| Results|| |
A total of 100 patients were reviewed with their age ranging from 45 to 75 [Table 1]. Among them, 44% (25%-RPD, 19%-CD) were male and 56% (25%-RPD,31%-CD) were female. About 44% of elders have been denture wearers for less than a year, whereas about 28% have worn dentures for 1–3 years and about 19% for 3–5 years and 8% for more than 5 years. Most patients (95%) were satisfied with their dentures. The most common reason given by the patients for wearing denture was given as chewing (81%), whereas about 15% wore dentures for appearance and only 4% wore dentures for speaking. Most of the patients (93%) wear their denture for all days in a week except at night. Majority of patients (91%) wear their denture while chewing and more than half (68%) wear their denture while talking. The vast majority of the patients (90%) do not wear their denture while sleeping. Regarding storage of dentures when not in use most patient (90%) stored their dentures in water while only 10% stored them in a warm environment. When the elders were asked if they received any instruction from their dentist regarding denture cleaning only 45% are said to have received instructions on denture cleaning while55% replied negatively. All the patients cleaned their denture by themselves, and about 46% cleaned their denture more than twice per day, whereas 39% were found to clean their denture twice a day and only 15% cleaned their dentures once per day. Regarding the method of cleaning denture the most common method was found to be with water (45%) followed closely by brush and water (40%), water and salt (9%), brush and paste (5%), and finally, brush and solution (1%). With regard to soaking dentures in solution, it was found that more than half of the patients (68%) soaked their dentures in solution (water, soap-water). More than half of the patients (51%) used denture cleansers. Majority of the[Figure 9] patients (83%) used denture adhesives. About 78% of patients were found to brush other parts of oral cavity such as tongue, floor, and roof of the mouth and gums. Most patients (58%) are said to use oral rinse often. Only 2% of patients complained about having problems with cleaning their dentures. In this study, it was found that only 10% of patients went for regular follow-ups. There is no significant statistical difference between various age groups on denture hygiene.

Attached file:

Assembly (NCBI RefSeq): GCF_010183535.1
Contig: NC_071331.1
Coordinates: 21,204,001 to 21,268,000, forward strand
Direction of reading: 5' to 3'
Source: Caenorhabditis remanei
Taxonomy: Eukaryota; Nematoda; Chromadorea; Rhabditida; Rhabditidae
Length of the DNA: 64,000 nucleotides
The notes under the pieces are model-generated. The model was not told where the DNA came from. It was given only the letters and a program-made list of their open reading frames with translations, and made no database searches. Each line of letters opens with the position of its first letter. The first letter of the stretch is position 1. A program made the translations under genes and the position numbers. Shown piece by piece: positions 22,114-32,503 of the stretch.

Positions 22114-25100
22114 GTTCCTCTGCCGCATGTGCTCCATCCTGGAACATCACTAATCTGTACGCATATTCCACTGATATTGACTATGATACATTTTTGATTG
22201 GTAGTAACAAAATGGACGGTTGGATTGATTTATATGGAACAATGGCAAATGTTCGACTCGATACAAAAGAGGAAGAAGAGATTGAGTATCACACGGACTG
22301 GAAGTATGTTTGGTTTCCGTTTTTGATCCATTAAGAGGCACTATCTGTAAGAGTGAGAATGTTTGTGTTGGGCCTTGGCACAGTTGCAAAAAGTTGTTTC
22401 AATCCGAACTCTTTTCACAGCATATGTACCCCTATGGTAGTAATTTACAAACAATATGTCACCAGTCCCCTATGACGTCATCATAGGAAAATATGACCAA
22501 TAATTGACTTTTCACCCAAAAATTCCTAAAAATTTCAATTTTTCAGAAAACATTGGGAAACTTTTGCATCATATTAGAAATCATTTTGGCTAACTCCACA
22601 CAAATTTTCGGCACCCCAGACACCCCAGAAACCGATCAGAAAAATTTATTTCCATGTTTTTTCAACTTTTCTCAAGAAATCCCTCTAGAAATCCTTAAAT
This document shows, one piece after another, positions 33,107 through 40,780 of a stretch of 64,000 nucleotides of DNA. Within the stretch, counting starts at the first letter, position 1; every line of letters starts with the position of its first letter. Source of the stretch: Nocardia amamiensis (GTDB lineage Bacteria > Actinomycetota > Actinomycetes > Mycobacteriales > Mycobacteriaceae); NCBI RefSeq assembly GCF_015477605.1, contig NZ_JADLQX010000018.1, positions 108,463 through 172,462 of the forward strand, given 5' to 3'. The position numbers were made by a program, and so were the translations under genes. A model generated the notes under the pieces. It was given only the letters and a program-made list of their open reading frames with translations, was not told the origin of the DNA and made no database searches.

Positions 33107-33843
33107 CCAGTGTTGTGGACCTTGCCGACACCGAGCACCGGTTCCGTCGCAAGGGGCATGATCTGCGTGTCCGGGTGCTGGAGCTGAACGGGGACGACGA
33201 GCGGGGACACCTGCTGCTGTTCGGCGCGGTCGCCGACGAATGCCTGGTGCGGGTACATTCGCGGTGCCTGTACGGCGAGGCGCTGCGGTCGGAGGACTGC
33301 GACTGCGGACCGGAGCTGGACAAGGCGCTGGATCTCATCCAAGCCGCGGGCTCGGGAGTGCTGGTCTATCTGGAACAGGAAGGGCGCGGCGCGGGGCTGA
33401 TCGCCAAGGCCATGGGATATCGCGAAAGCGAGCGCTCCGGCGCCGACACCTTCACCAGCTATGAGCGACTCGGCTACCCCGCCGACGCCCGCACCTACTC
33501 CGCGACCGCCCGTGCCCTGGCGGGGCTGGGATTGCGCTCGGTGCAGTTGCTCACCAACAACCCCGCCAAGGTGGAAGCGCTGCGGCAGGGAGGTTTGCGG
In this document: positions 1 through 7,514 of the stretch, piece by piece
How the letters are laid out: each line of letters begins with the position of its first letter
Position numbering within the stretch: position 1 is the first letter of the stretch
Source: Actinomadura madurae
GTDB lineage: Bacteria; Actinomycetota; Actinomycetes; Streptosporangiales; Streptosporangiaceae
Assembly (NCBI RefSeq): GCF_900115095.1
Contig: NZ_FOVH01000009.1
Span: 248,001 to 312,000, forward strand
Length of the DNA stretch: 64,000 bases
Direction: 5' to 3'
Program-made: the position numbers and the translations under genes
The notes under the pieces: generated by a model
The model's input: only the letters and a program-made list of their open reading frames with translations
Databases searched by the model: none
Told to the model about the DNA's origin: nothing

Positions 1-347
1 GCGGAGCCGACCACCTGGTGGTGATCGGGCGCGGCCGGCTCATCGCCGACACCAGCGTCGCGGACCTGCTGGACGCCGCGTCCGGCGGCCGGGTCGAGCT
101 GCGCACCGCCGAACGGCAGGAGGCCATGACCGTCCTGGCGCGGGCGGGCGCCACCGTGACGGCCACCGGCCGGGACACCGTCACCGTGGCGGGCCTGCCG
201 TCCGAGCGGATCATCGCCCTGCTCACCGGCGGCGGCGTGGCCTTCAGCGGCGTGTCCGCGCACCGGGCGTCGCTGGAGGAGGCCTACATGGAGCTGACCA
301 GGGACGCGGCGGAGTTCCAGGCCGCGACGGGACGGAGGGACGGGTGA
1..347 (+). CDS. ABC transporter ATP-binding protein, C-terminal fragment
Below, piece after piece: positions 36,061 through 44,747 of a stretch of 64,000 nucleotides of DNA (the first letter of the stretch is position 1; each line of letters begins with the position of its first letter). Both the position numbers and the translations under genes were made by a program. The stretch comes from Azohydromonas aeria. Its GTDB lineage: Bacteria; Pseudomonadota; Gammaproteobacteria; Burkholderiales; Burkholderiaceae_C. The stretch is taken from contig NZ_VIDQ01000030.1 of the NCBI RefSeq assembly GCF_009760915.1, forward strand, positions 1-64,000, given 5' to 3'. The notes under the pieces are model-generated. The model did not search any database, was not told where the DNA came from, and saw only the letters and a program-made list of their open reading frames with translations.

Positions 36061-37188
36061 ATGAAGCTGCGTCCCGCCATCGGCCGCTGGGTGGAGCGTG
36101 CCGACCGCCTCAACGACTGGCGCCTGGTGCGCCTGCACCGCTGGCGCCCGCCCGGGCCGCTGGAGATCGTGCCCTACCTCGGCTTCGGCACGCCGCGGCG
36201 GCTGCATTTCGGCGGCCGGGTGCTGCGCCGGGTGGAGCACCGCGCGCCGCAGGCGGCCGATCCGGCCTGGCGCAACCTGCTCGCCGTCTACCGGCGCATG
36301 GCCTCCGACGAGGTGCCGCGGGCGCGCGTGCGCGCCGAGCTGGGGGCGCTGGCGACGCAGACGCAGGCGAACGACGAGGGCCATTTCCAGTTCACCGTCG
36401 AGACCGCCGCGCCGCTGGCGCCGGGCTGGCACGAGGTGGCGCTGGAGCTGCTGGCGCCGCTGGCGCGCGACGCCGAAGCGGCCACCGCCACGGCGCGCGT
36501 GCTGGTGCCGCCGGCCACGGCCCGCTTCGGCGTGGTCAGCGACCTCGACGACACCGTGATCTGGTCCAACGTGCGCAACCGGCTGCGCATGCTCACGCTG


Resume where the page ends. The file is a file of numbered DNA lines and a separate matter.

| Discussion|| |